How to Use Double Bottoms When Price is About to Shipwreck

Nuestra Senora de las Mercedes, otherwise known as the ‘Black Swan’. This Spanish Navy frigate was sunk by the British off the south coast of Portugal on October 5th, 1804.

Bad enough for the Spanish, even worse that it was carrying 500,000 silver and gold coins. It was an American-based company, Odyssey Marine Exploration, that found the Mercedes — and promptly hauled the score (all 17 tons of it) back to the states in 2007.

Setting aside the fallout, the folks at Odyssey know how to hunt for and find treasure at the bottom of the sea. You too can have ‘Odyssey-like’ success, using the double bottom candle formation, when hunting for profits at the bottom of price.

Are you missing treasure at the bottom of your price levels?

It seems secrets are much harder to keep when they involve $500 million dollars. After the discovery and excavation of the ‘Black Swan’, word got out about the haul. Perhaps it was the fact that 17 tons of coins had to find their way from the Gibraltar to the U.S. (address undisclosed of course).

When the market is pushing price in any direction it’s hard not to notice. Especially when you’re dealing with the extremes that drive price to new highs or new lows. Like looking for a shipwreck, accurately gauging where the bottom of the market really is requires patience.

Eventually, the market will tell you pretty much exactly where the bottom is (for that period of time) in the form of a double bottom. These take the form of a ‘W’ that’s just in the process of being written. You can spot them quickly and easily, thanks to the pronounced points at the bottom.

When price hits the sea floor and bounces back up

Pinpointing the nationality of the ship was a chore for the experts. The Mercedes’ size and age was very vague and not much was released about the wreck site itself. Go wonder. When the experts came back, they only turned in a response filled with wonder about the ‘unprecedented’ nature of the find, but no details about the origin.

Be ready when price tests a low, and comes back to test it again.

Mercifully, sorting out a double bottom is much easier. When price comes back to test a particular level — and respects it — odds are good that you’ve found solid support. Much like the letter ‘W’, you’re looking for a retracement of around 50% when price comes back up to form the middle peak, before coming back to test with the second dip.

This shape tells you that the buyers still have fight left in them, and that the sellers may be about to run out of gas. All you’re looking for is confirmation and the help of a historical resistance level.

Taking home the gold while others keep floundering

Eventually it was the Spanish government that raised their hand and filed a claim for the ‘Black Swan’ — claiming it was the Nuestra Senora de las Mercedes. A name fitting for a majestic ship that had been sunk by the British in what must have been a glorious fight.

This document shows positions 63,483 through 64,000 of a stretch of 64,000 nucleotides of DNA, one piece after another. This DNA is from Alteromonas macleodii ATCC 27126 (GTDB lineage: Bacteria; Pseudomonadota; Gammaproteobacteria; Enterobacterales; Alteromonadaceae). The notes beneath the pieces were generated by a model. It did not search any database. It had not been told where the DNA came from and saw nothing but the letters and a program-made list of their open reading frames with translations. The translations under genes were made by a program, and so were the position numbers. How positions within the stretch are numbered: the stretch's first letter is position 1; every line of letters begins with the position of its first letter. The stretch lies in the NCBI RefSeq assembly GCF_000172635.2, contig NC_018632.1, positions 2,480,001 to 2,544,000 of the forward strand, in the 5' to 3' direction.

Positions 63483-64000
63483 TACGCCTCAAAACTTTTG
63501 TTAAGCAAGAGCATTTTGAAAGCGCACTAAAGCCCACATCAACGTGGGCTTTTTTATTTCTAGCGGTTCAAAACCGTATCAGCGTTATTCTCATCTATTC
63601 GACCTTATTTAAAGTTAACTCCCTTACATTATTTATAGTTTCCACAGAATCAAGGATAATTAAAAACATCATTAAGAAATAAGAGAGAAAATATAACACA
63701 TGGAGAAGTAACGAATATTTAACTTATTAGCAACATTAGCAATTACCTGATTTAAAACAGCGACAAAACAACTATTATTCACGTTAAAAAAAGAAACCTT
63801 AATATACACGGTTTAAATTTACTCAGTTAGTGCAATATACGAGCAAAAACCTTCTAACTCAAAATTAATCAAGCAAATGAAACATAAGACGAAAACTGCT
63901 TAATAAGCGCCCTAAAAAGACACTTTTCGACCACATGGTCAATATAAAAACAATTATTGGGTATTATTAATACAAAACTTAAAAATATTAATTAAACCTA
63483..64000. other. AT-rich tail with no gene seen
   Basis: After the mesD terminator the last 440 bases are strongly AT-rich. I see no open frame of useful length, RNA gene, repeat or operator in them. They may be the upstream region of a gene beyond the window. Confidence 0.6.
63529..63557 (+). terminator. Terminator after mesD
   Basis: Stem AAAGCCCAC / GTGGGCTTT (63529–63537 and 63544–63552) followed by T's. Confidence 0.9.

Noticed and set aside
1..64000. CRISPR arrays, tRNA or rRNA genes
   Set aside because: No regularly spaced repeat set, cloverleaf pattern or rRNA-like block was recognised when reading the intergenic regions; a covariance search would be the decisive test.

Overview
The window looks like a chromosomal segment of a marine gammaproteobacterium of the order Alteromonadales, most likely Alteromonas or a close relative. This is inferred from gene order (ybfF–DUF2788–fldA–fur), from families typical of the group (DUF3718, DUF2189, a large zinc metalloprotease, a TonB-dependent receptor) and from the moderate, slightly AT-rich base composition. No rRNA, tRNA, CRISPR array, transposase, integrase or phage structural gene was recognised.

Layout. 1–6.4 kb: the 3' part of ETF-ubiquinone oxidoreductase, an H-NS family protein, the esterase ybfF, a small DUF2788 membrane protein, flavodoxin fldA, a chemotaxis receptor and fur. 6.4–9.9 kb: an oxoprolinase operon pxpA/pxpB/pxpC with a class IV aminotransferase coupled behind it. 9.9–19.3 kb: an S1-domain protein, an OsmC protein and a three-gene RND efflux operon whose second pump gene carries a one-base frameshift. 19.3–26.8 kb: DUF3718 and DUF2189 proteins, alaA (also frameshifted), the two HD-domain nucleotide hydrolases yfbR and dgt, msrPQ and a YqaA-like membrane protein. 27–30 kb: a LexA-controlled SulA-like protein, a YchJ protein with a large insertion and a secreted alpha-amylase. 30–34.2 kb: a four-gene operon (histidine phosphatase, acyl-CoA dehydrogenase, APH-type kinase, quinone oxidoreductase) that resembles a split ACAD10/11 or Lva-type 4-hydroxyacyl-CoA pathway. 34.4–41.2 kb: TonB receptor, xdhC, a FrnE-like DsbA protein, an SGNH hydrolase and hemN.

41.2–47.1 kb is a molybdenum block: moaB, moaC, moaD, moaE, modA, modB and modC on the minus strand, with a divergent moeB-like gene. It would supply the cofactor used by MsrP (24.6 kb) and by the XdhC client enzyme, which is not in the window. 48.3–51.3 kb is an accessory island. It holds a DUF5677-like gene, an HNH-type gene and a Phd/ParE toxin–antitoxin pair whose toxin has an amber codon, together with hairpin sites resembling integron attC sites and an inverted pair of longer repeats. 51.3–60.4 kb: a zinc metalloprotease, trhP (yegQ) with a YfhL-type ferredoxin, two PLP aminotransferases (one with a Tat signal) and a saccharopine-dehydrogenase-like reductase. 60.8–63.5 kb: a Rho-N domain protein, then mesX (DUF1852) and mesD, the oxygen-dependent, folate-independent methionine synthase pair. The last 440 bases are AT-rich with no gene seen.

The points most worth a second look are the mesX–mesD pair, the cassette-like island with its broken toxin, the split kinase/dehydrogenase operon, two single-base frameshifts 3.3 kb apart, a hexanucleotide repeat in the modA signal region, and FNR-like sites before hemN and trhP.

When buyers and sellers are heaving cannon balls at each other, you can make a play with the buyers just as the sellers appear to have landed a fatal blow. It comes the moment the tide begins to turn.

When price completes the second test and completes it again — you can plot an entry as soon as you have confirmation that price is headed back up. You’ll want to watch for exhaustion signs at the bottom of the second peak in the form of long tails. Also be sure to keep an eye on volume — if it’s fully pegged, then your rebound may be short-lived.

Securing a real find while steering clear of fakes

On trending days, it can be difficult to really know if price will bounce back up — or if it’s really headed for a new level. Trading for a reversal during these periods can be especially difficult if you’ve been burned in the past.

If you’re concerned that price isn’t going to bounce and that it is in fact headed for a new low — or even a previously visited low — watch RSI (Relative Strength Index). If at the bottom of the second dip, RSI is right in the middle of the 70 / 30 index, then you know that the market has more energy to drop. If it’s bottomed out at 30 and headed for 20, then you know you’re in oversold conditions.

Another simple test: Simply look left. If price has respected the level that the double bottom has visited before, odds are very good that it will respect it again. If you have no prior history at that level, even on a daily chart — simply sit tight.

Keeping your score regardless of what price does

The Odyssey’s triumph was short-lived. Given the location of the shipwreck — a place where many vessels found their fate — it was easy to cloud the identity. It was the U.S. federal court, along with the Court of Appeals, that upheld the Spanish claim.

It was a small number of coins and effects from the ship that showed clear signs of an internal explosion — which in turn confirmed the Spanish claims that this was in fact the Mercedes.

You can spot the clear signs that the market has bottomed out — perhaps after an explosion of its own. Look for the double bottom formation at the bottom of a pricing extreme. After the bottom is found, tested, and the bounce ensues — make your entry with an eye on volume and strength.

Claim the profit that’s rightfully yours regardless of how much time has passed!

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